Books that Helped Me Read the Bible: #3, Inspiration and Incarnation

Last week I wrote a couple of blog posts about books that have helped me read the Bible. First, I mentioned Judith M. Kunst's The Burning Word: A Christian Encounter with Jewish MidrashSecond, I mentioned How to Read a Book: The Classical Guide to Intelligent Reading by Mortimer J. Adler and Charles Van Doren. These recommendations are not for specialists, per se, but for those who want to become better readers of the Bible, primarily for religious edification, but maybe also for mere curiosity. Maybe if I write enough of these entries I will begin mentioning books that are a tad more technical.

I say all that to say this: my next recommendation may be a tad more technical than the last two. But the author has written another book that is adjacent in focus which may be better for those who are unfamiliar with the Bible. I'll say more about it at the end of this post. 

Today's recommendation is Inspiration and Incarnation: Evangelicals and the Problem of the Old Testament. As a young seminarian I had two distinct realizations: First, I found the Bible to be a source of empowerment in my effort to be a Christian. Second, there were parts of the Bible that seemed impossible to understand or accept by a modern person such as myself. How could I reconcile what I sense I was experiencing while studying the Bible with the fact that the Bible seemed to err on matters of history, science, and even to some degree, ethics and morals? Enns' writing was articulate, honest, and recognized the limitations of the Bible, while offering a theological solution that I could follow: yes, the Bible is "inspired" (a contentious word to define), but inspiration occurred in the language and worldview of ancient peoples, not modern ones.

So, for example, Genesis 1-2 can tell us God is the Creator of everything, but for ancients to understand it this message had to be conveyed in the mythology of the day. What other option remained? Should the Bible have been written in the language of the modern scientific worldview? How would it have drawn people toward the divine if this was so? And why would it be in modern scientific language when it could be in the language of the twenty-second or twenty-third century when we are destine to understand some things better than we do now? 

For Enns, God "condescends" to "speak" to us where we're at as a species, not where we will be, or where God is "at". If God didn't condescend when speaking through Scripture we might never hear the divine word. For those who are interested in this book, the tenth anniversary edition is available for pre-order right now. Here is the blurb on for the original:

In this accessible study, Peter Enns offers an evangelical affirmation of biblical authority that considers questions raised by the nature of the Old Testament text. Enns looks at three questions raised by biblical scholars that seem to threaten traditional views of Scripture. First, he considers ancient Near Eastern literature that is similar to the Bible. Second, he looks at the theological diversity of the Old Testament. Finally, he considers how New Testament writers used the Old Testament. Based on his reflections on these contemporary issues, Enns proposes an incarnational model of biblical authority that takes seriously both the divine and human aspects of Scripture. The book includes a useful glossary, which defines technical terms and an annotated bibliography for further reading.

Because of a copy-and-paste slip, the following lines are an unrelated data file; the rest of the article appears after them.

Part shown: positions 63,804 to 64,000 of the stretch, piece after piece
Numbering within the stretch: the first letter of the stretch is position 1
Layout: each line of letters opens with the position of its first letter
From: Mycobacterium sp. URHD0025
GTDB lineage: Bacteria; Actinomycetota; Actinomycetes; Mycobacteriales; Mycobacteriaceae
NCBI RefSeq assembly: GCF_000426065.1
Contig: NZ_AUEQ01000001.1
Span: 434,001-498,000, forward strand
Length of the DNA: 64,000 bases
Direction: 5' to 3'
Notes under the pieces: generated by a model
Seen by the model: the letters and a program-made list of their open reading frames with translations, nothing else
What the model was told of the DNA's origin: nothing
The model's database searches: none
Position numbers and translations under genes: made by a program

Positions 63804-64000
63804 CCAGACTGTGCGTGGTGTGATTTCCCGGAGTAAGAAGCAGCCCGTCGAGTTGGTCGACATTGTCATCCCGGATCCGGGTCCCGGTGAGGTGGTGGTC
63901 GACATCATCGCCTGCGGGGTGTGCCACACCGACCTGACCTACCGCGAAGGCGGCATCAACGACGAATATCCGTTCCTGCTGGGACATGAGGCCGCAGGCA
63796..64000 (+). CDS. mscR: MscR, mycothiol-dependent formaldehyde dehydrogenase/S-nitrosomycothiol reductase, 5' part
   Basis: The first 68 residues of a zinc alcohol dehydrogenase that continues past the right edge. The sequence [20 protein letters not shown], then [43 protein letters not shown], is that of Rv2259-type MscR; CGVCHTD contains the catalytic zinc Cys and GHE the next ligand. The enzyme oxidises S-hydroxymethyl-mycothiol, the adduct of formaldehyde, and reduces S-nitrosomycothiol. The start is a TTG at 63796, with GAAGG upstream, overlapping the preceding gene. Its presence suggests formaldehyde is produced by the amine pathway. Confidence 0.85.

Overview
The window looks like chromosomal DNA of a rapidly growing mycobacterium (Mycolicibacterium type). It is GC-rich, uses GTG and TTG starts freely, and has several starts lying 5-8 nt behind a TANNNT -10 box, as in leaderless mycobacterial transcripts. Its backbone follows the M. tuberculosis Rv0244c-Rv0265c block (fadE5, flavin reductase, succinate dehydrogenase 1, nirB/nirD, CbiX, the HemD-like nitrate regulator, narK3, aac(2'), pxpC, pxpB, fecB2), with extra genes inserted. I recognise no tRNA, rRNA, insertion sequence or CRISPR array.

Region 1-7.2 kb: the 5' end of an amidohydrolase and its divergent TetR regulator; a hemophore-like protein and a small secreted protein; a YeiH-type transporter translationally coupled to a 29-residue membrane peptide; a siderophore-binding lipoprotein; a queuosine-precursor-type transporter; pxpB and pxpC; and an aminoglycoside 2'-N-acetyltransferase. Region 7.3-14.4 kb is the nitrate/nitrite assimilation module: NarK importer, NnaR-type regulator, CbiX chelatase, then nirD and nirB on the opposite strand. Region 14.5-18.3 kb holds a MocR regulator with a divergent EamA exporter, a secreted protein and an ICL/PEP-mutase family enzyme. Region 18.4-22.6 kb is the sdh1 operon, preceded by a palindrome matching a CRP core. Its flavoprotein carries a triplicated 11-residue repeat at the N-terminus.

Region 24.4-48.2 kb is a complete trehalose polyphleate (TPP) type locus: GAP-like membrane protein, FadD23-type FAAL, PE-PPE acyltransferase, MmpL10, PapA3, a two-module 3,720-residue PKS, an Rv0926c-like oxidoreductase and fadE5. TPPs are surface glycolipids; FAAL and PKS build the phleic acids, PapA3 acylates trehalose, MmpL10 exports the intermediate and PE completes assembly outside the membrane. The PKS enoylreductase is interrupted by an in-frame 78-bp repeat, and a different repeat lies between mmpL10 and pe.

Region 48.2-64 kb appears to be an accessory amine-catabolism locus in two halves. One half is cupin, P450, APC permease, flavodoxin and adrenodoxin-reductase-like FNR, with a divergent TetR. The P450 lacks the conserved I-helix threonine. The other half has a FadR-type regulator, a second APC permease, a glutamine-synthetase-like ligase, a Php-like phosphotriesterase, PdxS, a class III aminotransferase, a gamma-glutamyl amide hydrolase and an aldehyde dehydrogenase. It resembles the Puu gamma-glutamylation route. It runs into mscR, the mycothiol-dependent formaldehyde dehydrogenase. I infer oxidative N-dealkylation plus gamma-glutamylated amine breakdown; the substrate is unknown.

Now, this other book I have not read. I own it, and I've read parts of it, but I haven't had the time to read all of it. That being said, I've heard many positive things about it and I trust Enns to address this subject well. My alternative recommendation is his book The Bible Tells Me So: Why Defending Scripture Has Made Us Unable to Read It. This is the blurb:

The controversial Bible scholar and author of The Evolution of Adam recounts his transformative spiritual journey in which he discovered a new, more honest way to love and appreciate God’s Word.

Trained as an evangelical Bible scholar, Peter Enns loved the Scriptures and shared his devotion, teaching at Westminster Theological Seminary. But the further he studied the Bible, the more he found himself confronted by questions that could neither be answered within the rigid framework of his religious instruction or accepted among the conservative evangelical community.

Rejecting the increasingly complicated intellectual games used by conservative Christians to “protect” the Bible, Enns was conflicted. Is this what God really requires? How could God’s plan for divine inspiration mean ignoring what is really written in the Bible? These questions eventually cost Enns his job—but they also opened a new spiritual path for him to follow.

The Bible Tells Me So chronicles Enns’s spiritual odyssey, how he came to see beyond restrictive doctrine and learned to embrace God’s Word as it is actually written. As he explores questions progressive evangelical readers of Scripture commonly face yet fear voicing, Enns reveals that they are the very questions that God wants us to consider—the essence of our spiritual study.